California utility latest to talk power shutoff when conditions ripe for wildfires

Above:  A firefighter works a blaze in Northern California during the fires in Wine Country in October, 2017. Photo courtesy CAL FIRE. 

A San Francisco-based utility provider that has come under scrutiny in the aftermath of 2017’s California wildfires on Friday outlined a series of steps it says will reduce future fire risks — including preemptively cutting the power in areas facing high fire danger.

Pacific Gas and Electric Company is drafting guidelines to boost wildfire prevention, create new safety measures and harden the electric grid across many of the same areas devastated last year, the company said. PG&E provides utilities to a major swath of California, including Wine Country, which was ravaged by deadly fires in October.

Perhaps the most controversial proposal, a move toward preemptive power shutdowns coincides with conversations elsewhere in the state and across the country. Officials said they were refining protocols for shutting down power lines in “areas where extreme fire conditions are occurring.” They also vowed to implement “appropriate communications and resources to help inform, prepare and support” customers and communities.

The move is not without precedent or controversy.

San Diego Gas and Electric has cut power during red flag warnings and critical fire situations, hoping to prevent a utility-sparked blaze. The policy change came on the heels of the firestorm in 2007 that investigators blamed on power lines.  In December, the San Diego company cut power in some rural areas of the county, again triggering debate about fire prevention at the cost of isolating power-dependent swaths of the population who rely on electricity for communication, disaster preparation and even medical care.

Pat Hogan, PG&E senior vice president of electric operations, said the options were not ideal but remained necessary.

Per the Sacramento Bee newspaper: 

“We really view this as a last resort,” Hogan said. “It’s one public safety risk vs. another. We’re very cognizant that when we shut off the power, that creates a whole set of safety risks. You potentially impact hospitals, fire stations, police stations, traffic lights go out, garages don’t open.”

However, Hogan said “there are going to be times where the conditions on the ground are so extreme, that the potential for ignition, and the potential for spread if there was an ignition, is so high that we’re going to de-energize those lines.”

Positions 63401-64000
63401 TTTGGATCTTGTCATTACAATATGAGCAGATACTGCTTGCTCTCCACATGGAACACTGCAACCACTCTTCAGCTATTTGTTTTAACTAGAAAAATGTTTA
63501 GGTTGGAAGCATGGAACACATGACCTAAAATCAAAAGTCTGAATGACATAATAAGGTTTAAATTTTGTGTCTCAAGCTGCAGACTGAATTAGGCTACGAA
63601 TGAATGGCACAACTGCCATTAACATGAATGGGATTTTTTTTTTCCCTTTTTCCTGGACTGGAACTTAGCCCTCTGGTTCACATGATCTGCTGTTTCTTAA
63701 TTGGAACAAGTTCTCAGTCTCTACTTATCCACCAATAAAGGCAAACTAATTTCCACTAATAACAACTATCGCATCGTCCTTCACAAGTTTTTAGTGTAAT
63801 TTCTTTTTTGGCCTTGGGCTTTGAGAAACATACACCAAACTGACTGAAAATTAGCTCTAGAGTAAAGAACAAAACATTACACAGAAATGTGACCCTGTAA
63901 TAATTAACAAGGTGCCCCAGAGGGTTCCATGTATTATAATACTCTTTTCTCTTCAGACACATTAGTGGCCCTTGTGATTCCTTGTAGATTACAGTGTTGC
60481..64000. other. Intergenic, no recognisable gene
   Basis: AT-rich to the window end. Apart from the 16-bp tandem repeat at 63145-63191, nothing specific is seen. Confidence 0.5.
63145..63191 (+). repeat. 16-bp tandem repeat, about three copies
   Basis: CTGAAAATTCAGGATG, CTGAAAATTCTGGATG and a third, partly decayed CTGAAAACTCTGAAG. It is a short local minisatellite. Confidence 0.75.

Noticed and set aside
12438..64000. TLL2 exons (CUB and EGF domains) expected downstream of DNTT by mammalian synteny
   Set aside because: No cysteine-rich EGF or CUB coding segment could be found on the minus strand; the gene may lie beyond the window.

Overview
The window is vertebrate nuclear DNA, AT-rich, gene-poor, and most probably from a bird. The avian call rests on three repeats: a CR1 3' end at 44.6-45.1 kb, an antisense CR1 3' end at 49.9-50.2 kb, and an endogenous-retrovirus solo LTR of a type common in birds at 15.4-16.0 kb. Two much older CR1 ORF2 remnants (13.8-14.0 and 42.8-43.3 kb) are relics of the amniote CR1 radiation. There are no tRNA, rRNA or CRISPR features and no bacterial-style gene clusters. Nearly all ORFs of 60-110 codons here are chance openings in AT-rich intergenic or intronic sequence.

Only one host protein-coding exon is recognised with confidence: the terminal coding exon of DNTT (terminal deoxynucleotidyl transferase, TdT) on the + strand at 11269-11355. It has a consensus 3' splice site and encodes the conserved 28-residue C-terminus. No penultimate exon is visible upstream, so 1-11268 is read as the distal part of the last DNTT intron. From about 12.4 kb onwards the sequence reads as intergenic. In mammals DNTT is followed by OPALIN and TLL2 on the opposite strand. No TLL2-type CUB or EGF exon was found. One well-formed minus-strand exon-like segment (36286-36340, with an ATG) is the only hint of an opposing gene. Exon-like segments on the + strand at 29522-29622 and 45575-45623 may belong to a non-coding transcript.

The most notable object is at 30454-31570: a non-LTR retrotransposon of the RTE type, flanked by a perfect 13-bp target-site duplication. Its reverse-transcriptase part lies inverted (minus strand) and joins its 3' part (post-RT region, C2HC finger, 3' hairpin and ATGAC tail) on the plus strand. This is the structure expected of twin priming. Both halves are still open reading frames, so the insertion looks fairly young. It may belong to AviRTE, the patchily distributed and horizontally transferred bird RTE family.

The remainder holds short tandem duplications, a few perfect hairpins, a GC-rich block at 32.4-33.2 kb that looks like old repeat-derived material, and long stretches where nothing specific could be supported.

The utility, facing multiple investigations and the subject of multiple lawsuits and liability claims since October, also said it is planned to expand its weather forecasting ability by ramping up a network of company-owned weather stations.

The move is also similar to that of SDG&E that we reported on last year. 

Those tools will help inform an expanded staff of fire-focused personnel at a to-be created Wildfire Safety Operations Center that will monitor wildfire risks in real-time and coordinate prevention and response efforts with first responders, the company said.

Officials also said they would harden the electrical system by replacing wood utility poles with less-vulnerable ones and pre-treat infrastructure with fire retardant in high-risk areas.

PG&E officials said they are working with regional first responders and fire officials as the utility explores its next steps with the multi-pronged approach. The decisions are not in response to any legal trouble, officials maintained, but rather to address the ever-intensifying risks of climate change and “extreme weather events.”

“Our system and our mindset need to be laser-focused on working together to help prevent devastating wildfires like the ones in the North Bay in October and in Southern California in December from happening again, and in responding quickly and effectively if they do,” Hogan  said in a news release. “Extraordinary times call for extraordinary measures, which is what the Community Wildfire Safety Program is all about.”

Firefighters in Oklahoma dealing with numerous wildfires

Oklahoma is one of six states under a Red Flag Warning for Friday.

(Originally published at 10:17 a.m. MDT March 23, 2018)

For the last week firefighters in Oklahoma have been busy attacking a rash of wildfires. Personnel have poured in to help from Mississippi, Kentucky, Louisiana, Alabama, and Georgia. One of the largest groups of resources came from Kentucky which mobilized eight engines, two dozers, and 23 personnel to help battle the fires.